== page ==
MicroPost: Summize.com … search = search

I was curious about Summize when I read a post about it in Mashable today, so I went over to play. Try it for yourself. It’s the nicest search I’ve seen for Twitter so far (I had been using TweetScan), mainly because you can click on to see threaded conversations…very helpful for remembering Tweets you exchanged over time…

Threaded conversation on Summize.com

I searched on my own Twitter name, and found pages of results. It was helpful: I saw a few things that mentioned my name but hadn’t reached my “replies” box (“@” sign not at start of message). But that got me thinking: hmmm, could anyone search Summize and find out what I’ve been saying? Even if they didn’t follow me…or use Twitter?

So I tried it with the name of someone I know who uses Twitter, but is not connected to me either as a “Follower” or a “Following.” Summize showed me all of his Tweets.

Important to be aware of this as a privacy…what? Issue? Concern? I’ll just call it reality. In essence: your Tweets are public; anyone can search them on Summize. (Note: a Mashable editor correctly pointed out that Tweets can be found in Google searches as well…but the difference with Summize is that the whole “opus” of your Tweets, plus threaded conversations, can be searched in one place. The same is true with TweetScan—minus threaded conversations—and likely with other search apps. See Comments, below.)

EXCEPT: if you “protect your updates” (on Twitter’s Settings page) so that people have to request to follow you, and then be approved. This seems to put you behind a “wall” where your Tweets can’t be seen…

Summize, would there be value in having people sign in with their Twitter names/passwords, and make sure that they can only search on names that are actively Following or Followers?

People on Twitter: Tweet wisely, or set your privacy accordingly.

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12 thoughts on “MicroPost: Summize.com … search = search”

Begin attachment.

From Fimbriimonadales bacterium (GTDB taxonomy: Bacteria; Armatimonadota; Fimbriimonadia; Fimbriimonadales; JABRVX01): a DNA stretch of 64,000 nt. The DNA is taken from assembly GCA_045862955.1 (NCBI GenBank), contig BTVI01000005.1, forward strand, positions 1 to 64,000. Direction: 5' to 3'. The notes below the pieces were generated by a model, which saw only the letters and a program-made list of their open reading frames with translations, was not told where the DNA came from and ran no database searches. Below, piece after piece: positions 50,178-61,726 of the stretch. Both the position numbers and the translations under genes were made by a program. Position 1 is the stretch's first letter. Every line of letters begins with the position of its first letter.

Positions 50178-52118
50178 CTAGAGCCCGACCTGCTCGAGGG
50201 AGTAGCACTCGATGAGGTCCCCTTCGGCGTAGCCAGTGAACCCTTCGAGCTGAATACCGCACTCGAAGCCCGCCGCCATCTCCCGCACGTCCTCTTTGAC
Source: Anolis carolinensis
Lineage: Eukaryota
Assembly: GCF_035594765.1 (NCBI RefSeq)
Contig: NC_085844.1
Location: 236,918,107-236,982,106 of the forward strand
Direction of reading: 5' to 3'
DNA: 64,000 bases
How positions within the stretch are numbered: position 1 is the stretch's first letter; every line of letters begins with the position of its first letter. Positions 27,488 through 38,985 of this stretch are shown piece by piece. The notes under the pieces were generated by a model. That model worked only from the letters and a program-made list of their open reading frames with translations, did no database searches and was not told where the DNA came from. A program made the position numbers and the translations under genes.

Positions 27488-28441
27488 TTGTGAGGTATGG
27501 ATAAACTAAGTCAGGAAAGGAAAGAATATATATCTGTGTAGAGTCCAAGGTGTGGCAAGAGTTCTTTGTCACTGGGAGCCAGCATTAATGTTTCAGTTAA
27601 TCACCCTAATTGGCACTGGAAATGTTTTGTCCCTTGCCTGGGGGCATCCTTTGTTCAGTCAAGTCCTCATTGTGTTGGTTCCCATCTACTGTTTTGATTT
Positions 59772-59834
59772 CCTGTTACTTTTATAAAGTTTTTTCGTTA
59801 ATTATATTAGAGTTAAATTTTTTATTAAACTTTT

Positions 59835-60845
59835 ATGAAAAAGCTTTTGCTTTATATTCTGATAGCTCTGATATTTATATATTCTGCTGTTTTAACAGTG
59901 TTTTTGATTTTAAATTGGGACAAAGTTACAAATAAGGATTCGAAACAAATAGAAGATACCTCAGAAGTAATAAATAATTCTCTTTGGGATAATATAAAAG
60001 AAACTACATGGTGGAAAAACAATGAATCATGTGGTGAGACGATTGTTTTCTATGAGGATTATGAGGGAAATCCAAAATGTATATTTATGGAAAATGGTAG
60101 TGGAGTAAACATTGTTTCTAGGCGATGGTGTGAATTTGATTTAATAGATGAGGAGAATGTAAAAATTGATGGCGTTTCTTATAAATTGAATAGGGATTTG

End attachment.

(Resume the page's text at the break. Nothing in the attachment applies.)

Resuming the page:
1. Agree; thanks for that. Do you see any difference in the threaded nature—full conversations are revealed—and/or the fact that the whole “opus” of a person’s Tweets (and Tweets about them) can be seen?

    I’m hardly the shy type (check my Tweets on Summarize; you’ll see :-) ) but it did strike me as a concern. If you’re joining as a closed group (like a family or workgroup; I know people who Tweet like this) and “lock” your Tweets, you’re fine. Although most Twitter users don’t protect their profiles, I often hear people say that they feel like Twitter is a friendly place where they can speak openly. That’s how I use it…but important to be aware that this friendly place is a bit more open—to Tweets through Google and to whole annals through Summize—than they might have realized.

  2. I used to feel that way, until Valleywag started reading Twitter (so I didn’t have to). Then I felt that way about FriendFeed, until Valleywag started combing that place for dirt, too.

    Basically, these days, I don’t say anything outside of an IM window with a trusted friend that I don’t want on Valleywag.

    I see your point, but I guess at the point I’m at now, I’ve come to grips with the fact that all the stuff I say *anywhere* can and will be used against me by the court of public opinion.

  3. I tell everyone this. Assume anything you put on the internet will be public. Keeping that in mind at all times really makes you second guess everything you write.

    Even an IM window I watch my words. Anyone can always copypasta the conversation somewhere else. If I have something sensitive to share I take it to my email box or the telephone.